Sunday, March 26, 2017

Tricameral Legislature

Just musing from my ivory tower. Just musing on the current political climate. Just musing, just musing, neither right nor left because I never discuss politics in public or on blogs. Just musing.

Here's an idea. Why not have three houses of the legislative branch?

Why not have a legislative house for the rest of us? Call it the Humble House. Its members will be called Humble Persons.

Humble Person: an elected official that represents the average Joe or Jane (You figure out the legalese).

Qualifications: A Humble Person shall have the same qualifications as a U.S. Representative, except that: the Humble Person must have attained the age of 35, have one or more dependent children living in the household with at least one between the ages of 2 and 17; and have an annual household income of no greater than 5 percent of the median income of the Humble Person's state. (You figure out the legalese).

Distribution: The number of Humble Persons representing each state shall be determined based upon a formula: 1 half of 1 percent of the total number of middle class U.S. citizens residing in that state; furthermore, there shall be no fewer than 3 and no greater than 10 Humble Persons representing each state; and at least one of the Humble Persons from each state must have an annual income that is at or below the poverty level.(You figure out the legalese).

Powers: All bills concerning social issues passed by the Senate and the House of Representatives must also pass the Humble House before reaching the Chief Executive's desk. From time to time, the Humble House shall create a bill when it seems that the other two houses need direction on a particular issue. The Humble Persons shall partake in the approving of Supreme Court Justices and all presidential appointments. The Humble House shall have no input into matters of foreign policy, international trade, or war, except in cases where over 1 percent of people are subject to job loss or 1 percent of people under 21 are called up to fight (You figure out the legalese).

Salary: Current household income plus 5 Percent of their current household income. In addition, all household bills of the Humble Person shall be paid by the Government, not including healthcare, life insurance, income taxes, or college tuition and fees. All travel and other expenses associated with the Humble House shall be paid for by the government. This salary comes with no annual raise. All Humble Persons are encouraged to remain in the real world. (You figure out the legalese).

Term: 4 years. Election period shall coincide with Presidential elections so that the Humble House Representatives shall be attached to a particular President.

Just musing.

But seriously.

We have the Senate, and all Senators are smart and good people, but ALL Senators are so far removed from the rest of us living in the real world.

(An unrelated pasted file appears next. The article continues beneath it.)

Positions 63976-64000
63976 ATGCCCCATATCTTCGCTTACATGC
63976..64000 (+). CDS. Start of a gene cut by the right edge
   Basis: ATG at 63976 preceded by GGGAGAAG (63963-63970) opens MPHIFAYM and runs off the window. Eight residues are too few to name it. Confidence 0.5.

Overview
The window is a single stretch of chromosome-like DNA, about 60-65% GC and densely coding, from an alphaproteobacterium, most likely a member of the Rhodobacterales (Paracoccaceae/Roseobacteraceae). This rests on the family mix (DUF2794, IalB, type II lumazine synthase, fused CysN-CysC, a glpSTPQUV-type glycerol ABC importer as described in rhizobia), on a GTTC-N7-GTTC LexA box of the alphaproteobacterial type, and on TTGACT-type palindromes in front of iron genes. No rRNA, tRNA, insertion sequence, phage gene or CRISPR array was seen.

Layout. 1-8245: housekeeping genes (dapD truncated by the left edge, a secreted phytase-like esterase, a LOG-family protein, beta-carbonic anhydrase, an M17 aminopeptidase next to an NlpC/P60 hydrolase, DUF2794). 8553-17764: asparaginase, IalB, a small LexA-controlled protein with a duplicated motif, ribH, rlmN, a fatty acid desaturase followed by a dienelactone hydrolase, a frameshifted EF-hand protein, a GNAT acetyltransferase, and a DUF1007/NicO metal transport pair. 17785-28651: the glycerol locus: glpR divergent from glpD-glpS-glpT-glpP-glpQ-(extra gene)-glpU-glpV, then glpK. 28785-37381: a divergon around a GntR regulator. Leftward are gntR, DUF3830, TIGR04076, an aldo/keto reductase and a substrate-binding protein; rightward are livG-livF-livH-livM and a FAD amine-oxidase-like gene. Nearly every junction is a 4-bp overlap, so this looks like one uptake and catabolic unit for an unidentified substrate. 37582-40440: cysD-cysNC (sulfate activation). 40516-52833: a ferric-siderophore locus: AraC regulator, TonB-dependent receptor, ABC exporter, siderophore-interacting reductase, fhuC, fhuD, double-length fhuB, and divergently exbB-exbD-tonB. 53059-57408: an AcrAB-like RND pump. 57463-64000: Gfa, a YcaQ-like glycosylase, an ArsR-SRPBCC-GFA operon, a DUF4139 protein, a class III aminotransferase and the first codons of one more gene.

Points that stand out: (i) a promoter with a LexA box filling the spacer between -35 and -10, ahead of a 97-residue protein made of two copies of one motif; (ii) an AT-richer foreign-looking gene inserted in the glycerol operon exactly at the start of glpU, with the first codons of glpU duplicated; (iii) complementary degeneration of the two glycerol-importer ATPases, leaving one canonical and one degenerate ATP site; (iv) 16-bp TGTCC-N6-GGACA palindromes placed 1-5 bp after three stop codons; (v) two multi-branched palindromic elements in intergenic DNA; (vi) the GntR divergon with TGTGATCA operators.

We have the House of Representatives, and all Representatives are smart and good people, but ALL Representatives are far removed from the rest of us living in the real world.

Ask a senator: “How much does a gallon of milk cost?” Watch what happens.

Every single member of the U.S. Legislature is a good person, but All of them, All of them, ALL of them are so out of touch with the American people. We elect them to represent us, and they do so to the best of their abilities, but how can they do that with even the barest minimum of success?

How can they represent us if they aren’t like us?

The America government is a government of the people for the people by the people. So where are the people in government?

In the Humble House.

Just musing.

Monday, May 23, 2016

Dennis, starring Kim Kold

Of Mice and Elephants

Preston L. Allen



The film, DENNIS, demonstrates to an extreme and absurd extent the results of a domineering parent on an adult child. The shrewish mother controls the protagonist Dennis by making him feel guilty and dependent on her when in fact it is she who is dependent on him. She is lonely, it seems, because she has no male companion. Early in the film, Dennis shyly tells her, “I’m going to the movies with Peter.” This is not true. He is actually going on a date with a girl Peter has set him up with, but he must lie rather than tell his mother he is going out with a girl. The lie he tells is shown to us as a fib, a “naughty” little boy’s way of deceiving. You can’t see his hands the way the scene is shot, but you can imagine his fingers crossed as he fibs. His mother responds by saying, “It’s okay for you to stand people up like that.” We can see the result this has on the hulking Dennis now completely immersed in the role of the “little boy” who has disappointed his mom with his “sneaky,” dishonest behavior. To make up for is misdeed, he hangs his head guiltily and volunteers to put away the groceries—one of his “duties” she reminds him. In their cramped tiny kitchen, it’s hard to miss that he towers over her--she looks tiny and frail beneath him. If he doesn’t move out of the way, she cannot pass to go into her room—but move out of the way he does. The contrast in their size in this scene is emphasized by the camera angles, and it is important as the director wants to illustrate that a mother of this type can take away the manhood of even someone as physically imposing as this bodybuilder. And thus the mouse controls the elephant much to our surprise and amazement.